“What he did to my family with this excommunication proves the point of why I left,” he added, referring to the bishop. “It’s an institution that wants to punish those that speak out against it.”

Many Catholics believe that those who are excommunicated die in a state of sin.

“He’s basically condemned me to go to hell,” said Mr. Peyton, who, with his family, are now members of an Anglican church about an hour from where they live.

Bishop Deshotel and a lawyer for the diocese, Gilbert Dozier, could not be reached for comment.

As for why he did not resign immediately after the sexual abuse allegations first surfaced, Mr. Peyton said he saw that being a deacon as his vocation. The Peytons ultimately decided that, to move on and heal, they’d need to leave the Catholic Church for good.

“We bounced around from one church to the next, trying to find that home, but you become that stigma,” Mr. Peyton’s wife, Letitia, said.

In April 2019, Bishop Deshotel published a list of dozens of clergy members who had been employed in the diocese and who had been “credibly accused of sexual abuse of a minor or a vulnerable adult” in the past century.

Among those on the list was Gilbert Gauthe, a priest who pleaded guilty in the 1980s to sexually abusing at least 37 children. The church defrocked him and paid more than $10 million to settle lawsuits brought by victims.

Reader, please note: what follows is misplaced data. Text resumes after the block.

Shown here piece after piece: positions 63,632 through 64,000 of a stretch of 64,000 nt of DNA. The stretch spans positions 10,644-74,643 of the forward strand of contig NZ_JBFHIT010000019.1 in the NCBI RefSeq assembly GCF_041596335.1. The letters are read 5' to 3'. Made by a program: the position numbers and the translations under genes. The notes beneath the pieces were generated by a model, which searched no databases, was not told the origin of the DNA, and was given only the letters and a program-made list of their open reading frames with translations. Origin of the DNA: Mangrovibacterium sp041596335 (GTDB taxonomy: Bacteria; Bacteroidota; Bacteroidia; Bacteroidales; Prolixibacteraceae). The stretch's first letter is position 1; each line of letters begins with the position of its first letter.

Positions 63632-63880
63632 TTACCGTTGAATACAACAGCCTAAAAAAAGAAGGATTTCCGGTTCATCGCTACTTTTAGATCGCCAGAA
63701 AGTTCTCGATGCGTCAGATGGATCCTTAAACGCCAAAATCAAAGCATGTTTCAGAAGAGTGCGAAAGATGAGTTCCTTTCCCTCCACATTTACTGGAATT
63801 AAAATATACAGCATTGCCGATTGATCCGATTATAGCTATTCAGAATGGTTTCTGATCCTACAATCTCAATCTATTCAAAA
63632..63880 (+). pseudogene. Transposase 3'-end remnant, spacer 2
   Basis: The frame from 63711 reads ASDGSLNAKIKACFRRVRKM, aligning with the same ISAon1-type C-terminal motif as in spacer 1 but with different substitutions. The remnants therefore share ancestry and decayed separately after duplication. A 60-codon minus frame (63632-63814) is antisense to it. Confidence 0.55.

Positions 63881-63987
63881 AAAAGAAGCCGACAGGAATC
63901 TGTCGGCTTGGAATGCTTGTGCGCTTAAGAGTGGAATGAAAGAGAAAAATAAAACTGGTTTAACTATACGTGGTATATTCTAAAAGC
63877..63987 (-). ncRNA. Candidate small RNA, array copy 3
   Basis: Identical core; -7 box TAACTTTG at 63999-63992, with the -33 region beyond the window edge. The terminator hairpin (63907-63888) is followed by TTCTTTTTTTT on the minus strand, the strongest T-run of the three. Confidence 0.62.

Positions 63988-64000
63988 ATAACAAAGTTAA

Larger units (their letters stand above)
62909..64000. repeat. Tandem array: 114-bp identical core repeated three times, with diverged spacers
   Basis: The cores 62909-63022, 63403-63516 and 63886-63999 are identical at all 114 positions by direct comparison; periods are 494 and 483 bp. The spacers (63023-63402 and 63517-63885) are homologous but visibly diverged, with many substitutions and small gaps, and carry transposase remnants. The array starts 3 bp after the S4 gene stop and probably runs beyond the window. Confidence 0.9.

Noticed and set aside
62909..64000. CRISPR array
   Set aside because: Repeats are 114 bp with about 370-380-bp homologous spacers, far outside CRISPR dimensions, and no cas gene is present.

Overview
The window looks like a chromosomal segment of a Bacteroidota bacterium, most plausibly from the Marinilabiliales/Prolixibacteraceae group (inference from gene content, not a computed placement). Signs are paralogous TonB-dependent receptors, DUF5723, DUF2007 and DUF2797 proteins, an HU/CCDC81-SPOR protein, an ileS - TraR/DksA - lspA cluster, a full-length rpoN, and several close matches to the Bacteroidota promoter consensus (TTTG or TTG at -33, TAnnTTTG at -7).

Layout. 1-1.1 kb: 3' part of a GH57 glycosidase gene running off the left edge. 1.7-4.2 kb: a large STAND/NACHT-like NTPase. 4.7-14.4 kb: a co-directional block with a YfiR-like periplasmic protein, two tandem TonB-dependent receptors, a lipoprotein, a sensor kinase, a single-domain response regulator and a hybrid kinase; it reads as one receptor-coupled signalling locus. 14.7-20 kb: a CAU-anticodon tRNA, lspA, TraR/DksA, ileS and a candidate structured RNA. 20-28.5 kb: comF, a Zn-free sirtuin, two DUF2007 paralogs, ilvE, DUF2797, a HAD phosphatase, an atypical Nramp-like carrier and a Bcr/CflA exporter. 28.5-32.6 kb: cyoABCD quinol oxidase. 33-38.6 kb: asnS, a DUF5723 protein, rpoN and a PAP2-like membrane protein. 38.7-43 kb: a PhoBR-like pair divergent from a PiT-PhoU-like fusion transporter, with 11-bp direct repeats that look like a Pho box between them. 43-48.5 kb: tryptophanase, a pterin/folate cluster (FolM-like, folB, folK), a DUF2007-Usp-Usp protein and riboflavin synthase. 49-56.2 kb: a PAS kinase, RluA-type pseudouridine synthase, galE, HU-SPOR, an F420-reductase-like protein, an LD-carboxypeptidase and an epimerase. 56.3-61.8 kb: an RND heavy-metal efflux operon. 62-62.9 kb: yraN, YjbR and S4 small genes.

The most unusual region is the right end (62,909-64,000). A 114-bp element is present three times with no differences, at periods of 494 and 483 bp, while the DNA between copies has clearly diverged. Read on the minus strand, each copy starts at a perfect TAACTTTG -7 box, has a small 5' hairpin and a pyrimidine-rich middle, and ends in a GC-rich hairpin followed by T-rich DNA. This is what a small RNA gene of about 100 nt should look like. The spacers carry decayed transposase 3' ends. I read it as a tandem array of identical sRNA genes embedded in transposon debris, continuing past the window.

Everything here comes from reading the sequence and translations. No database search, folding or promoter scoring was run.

Mr. Peyton said, that to the best of his knowledge, none of the clergy members in the Diocese of Lafayette who were accused of sexual abuse have been excommunicated.

During the criminal case against Father Guidry and the lawsuit, the Peytons became vocal supporters of a state law that allowed childhood sex abuse victims to pursue civil damages regardless of how long ago the offenses occurred.

Letitia Peyton testified in favor of the law before state lawmakers. She and her husband founded TentMakers, a nonprofit to support survivors of sexual abuse by members of the Catholic clergy.

Their activism likely encouraged other abuse victims to come forward, said Kristi Schubert, the lawyer in their civil case who said she also represented at least five people with sexual abuse claims against the diocese.

Mr. Peyton’s excommunication could have a chilling effect, Ms. Schubert said.

“Excommunicating Scott Peyton sends a message to abuse survivors that speaking out against child sex abusers is not safe to do,” she said.

In January, the Diocese of Lafayette challenged the so-called lookback law in Louisiana’s highest court, which on Friday said the law violated constitutional due process rights.

If it had been upheld, the Diocese of New Orleans, which has been in bankruptcy for nearly four years, in seeking protection from dozens of lawsuits related to sexual abuse claims, would have been potentially open to millions of dollars in additional claims.

Ms. Schubert said that the Diocese of Lafayette’s appeal was likely strategic and meant to discourage other victims from coming forward.

“The Diocese of Lafayette stood to lose millions and millions of dollars,” she said.